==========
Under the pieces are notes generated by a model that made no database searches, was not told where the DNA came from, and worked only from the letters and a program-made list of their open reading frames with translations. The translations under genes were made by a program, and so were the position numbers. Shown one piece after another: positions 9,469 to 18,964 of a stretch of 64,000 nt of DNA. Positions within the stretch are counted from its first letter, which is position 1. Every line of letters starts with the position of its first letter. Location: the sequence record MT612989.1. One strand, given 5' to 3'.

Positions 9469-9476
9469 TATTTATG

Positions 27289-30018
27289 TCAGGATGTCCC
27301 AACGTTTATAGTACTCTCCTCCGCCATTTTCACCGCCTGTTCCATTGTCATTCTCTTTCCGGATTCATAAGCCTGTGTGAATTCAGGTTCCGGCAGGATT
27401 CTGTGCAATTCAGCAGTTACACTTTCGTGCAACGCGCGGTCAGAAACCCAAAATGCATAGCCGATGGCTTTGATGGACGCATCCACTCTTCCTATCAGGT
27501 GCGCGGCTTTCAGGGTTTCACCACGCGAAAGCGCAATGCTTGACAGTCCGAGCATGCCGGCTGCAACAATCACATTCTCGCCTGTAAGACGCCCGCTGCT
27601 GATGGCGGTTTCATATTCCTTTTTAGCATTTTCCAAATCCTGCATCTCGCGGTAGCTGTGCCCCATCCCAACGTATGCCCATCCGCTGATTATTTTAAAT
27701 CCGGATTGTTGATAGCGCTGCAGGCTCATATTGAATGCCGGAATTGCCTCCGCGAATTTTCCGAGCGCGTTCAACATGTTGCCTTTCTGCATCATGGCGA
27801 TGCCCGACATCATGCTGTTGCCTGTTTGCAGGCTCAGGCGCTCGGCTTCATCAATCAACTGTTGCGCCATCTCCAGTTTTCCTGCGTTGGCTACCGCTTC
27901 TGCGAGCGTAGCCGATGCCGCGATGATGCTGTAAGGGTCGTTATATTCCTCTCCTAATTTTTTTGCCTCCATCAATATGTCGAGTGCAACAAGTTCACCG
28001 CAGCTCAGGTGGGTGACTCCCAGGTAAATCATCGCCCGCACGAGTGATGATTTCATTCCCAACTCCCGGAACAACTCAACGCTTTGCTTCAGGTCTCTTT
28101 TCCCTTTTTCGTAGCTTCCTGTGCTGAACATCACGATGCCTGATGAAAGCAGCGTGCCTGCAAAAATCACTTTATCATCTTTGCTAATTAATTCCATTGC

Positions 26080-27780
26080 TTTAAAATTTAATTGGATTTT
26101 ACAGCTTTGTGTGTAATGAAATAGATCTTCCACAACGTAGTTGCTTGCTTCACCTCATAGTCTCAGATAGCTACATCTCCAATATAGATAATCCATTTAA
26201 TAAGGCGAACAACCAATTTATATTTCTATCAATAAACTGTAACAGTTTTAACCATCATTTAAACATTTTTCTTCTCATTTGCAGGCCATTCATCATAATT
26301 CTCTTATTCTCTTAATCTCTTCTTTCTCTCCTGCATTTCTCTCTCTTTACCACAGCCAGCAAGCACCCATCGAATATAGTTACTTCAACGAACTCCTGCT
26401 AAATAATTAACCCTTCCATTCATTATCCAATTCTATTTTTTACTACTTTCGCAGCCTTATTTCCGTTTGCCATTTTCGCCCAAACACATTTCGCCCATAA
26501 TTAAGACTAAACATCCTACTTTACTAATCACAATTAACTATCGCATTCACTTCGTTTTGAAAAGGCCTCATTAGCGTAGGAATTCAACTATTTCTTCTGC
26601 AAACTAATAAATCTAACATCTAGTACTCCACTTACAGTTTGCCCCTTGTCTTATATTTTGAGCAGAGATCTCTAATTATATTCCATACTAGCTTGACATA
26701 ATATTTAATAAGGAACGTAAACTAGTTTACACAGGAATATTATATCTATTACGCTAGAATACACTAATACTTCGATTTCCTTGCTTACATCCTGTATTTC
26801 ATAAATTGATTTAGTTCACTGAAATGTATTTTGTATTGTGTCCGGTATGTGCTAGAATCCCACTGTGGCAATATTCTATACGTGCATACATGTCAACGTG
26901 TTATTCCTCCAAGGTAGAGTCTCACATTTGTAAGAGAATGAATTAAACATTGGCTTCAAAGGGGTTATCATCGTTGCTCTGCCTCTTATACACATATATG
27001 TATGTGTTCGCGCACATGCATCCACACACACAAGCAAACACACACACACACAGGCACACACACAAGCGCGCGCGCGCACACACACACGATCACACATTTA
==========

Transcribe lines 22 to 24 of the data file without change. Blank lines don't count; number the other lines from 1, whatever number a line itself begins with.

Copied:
26601 AAACTAATAAATCTAACATCTAGTACTCCACTTACAGTTTGCCCCTTGTCTTATATTTTGAGCAGAGATCTCTAATTATATTCCATACTAGCTTGACATA
26701 ATATTTAATAAGGAACGTAAACTAGTTTACACAGGAATATTATATCTATTACGCTAGAATACACTAATACTTCGATTTCCTTGCTTACATCCTGTATTTC
26801 ATAAATTGATTTAGTTCACTGAAATGTATTTTGTATTGTGTCCGGTATGTGCTAGAATCCCACTGTGGCAATATTCTATACGTGCATACATGTCAACGTG